“Chemo kills cells - that’s not the answer. So the answer you’re going to get is by people going on these trials. It’s as much giving back as you’re getting. It gives me extra time, plus it gives them information. I’m very young to get this kind of cancer.”

“You’re just hoping one of these trials might strike gold,” he continued. “The longer you can stay here, the more chance you have got because technology advances every year. So who knows what will be available next year.”

As well as a football career, Ross also worked for five years as a postman in Helensburgh and for George Boyd ironmongery.

The cancer is in his liver and lymph nodes. That’s how it becomes terminal - it’s just a question of how long you can battle, explained Ross.

The family were looking to buy “a wee holiday home” in Turkey when the diagnosis came through.


Ross McCuaig Rhu Amateurs Dumbarton Accies charity match

Ross McCuaig Rhu Amateurs Dumbarton Accies charity match


For the dad of three - Ross is father, too, to Abbie, 21, and Erin, 18 - it has not been easy to confront the reality of what’s happening with son Robbie, now 11.

“It’s quite hard because Robbie was only nine,” said Ross, who now lives in Paisley.

“I don’t like lying to him but you can’t just tell him, ‘Your dad’s dying of cancer’.

“You’ve got to be very careful how you go about it. You tell him so much of the truth but you need to shield him a little bit.

“At Sunday’s match, he knows I know hundreds of people and there’s loads of people wanting to help us and do things for us. So what we were telling him was this was a way to get everyone together in the one place.

“He knew that it was a big gathering and folk were coming to celebrate the fact that I’d been good at football as well.”

Renton 2010s - who Robbie plays with and who Ross helps to coach - were the ball boys for the charity match at the weekend.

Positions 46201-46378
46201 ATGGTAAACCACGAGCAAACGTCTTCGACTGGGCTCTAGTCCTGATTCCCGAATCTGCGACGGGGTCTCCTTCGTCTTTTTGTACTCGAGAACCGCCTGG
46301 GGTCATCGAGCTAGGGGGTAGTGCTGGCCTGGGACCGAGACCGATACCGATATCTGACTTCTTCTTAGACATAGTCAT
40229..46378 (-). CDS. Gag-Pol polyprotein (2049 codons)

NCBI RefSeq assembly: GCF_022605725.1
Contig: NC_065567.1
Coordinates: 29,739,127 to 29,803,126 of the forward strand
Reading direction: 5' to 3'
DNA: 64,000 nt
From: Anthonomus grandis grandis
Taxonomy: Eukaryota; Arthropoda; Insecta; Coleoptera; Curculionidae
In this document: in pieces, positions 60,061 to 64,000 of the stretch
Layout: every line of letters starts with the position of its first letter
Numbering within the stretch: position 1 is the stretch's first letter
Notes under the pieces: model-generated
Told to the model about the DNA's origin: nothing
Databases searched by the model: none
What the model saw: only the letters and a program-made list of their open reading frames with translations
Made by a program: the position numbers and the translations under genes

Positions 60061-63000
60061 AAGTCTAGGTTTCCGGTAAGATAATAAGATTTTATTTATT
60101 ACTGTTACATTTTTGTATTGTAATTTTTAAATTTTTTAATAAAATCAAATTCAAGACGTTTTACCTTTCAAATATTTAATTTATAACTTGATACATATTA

Ross McCuaig Rhu Amateurs Dumbarton Accies charity match

Ross McCuaig Rhu Amateurs Dumbarton Accies charity match


Ross gave a speech to say thank you to the crowd on Sunday, and he has been keeping friends updated through regular posts on Facebook about his cancer journey.

“I was quite emotional,” he said. “The support they’ve been giving me, you’ve no idea how much it pushes you ton to keep fighting.

“The support we have had has been absolutely fantastic. You couldn’t even describe the support we’ve had.

“I would like to thank everybody for coming, for supporting the raffle and supporting the club and for their continuous support.

“You’ve no idea how much it means to me and my wife.”

Some of Ross’s pals said they thought he was inspirational.

But Ross doesn’t feel inspirational, because you never think about what you’d do if you got cancer.

But he tries to give back when at the Beatson, explaining his clinical trial to others.

“Once you get cancer, you just get into a mode,” he said. “The person I am, I was always going to fight.

“Folk said to me, ‘You’ve always been a fighter on the park, so if you fight the way you did on the park, you’ll give yourself a chance’.

“I don’t feel I’m doing anything spectacular compared to anyone else or that I’m better than anyone else.”

But Ross has another message to share: make the most of life.

“Don’t take life for granted,” he said. “I try to get across to people, focus on things that matter, like family. If you’ve got kids, do as much as you can with people.

“Because you never know when it’s going to change.

“I thought everything was going all right and look what happened.

“And I’ve had that bad news, but I could have just stuck my head down. Make what you can out of life.

“You see how close you are to your family. A lot of stuff is negative with cancer. But the positive is, look at the bigger picture: because of my attitude, and I have got quite a positive attitude and I’m quite a jokey person and I try my best to make light of things.

“And I’m nearly two years down the line and I’m still fighting.”

Visit to support Ross and his family.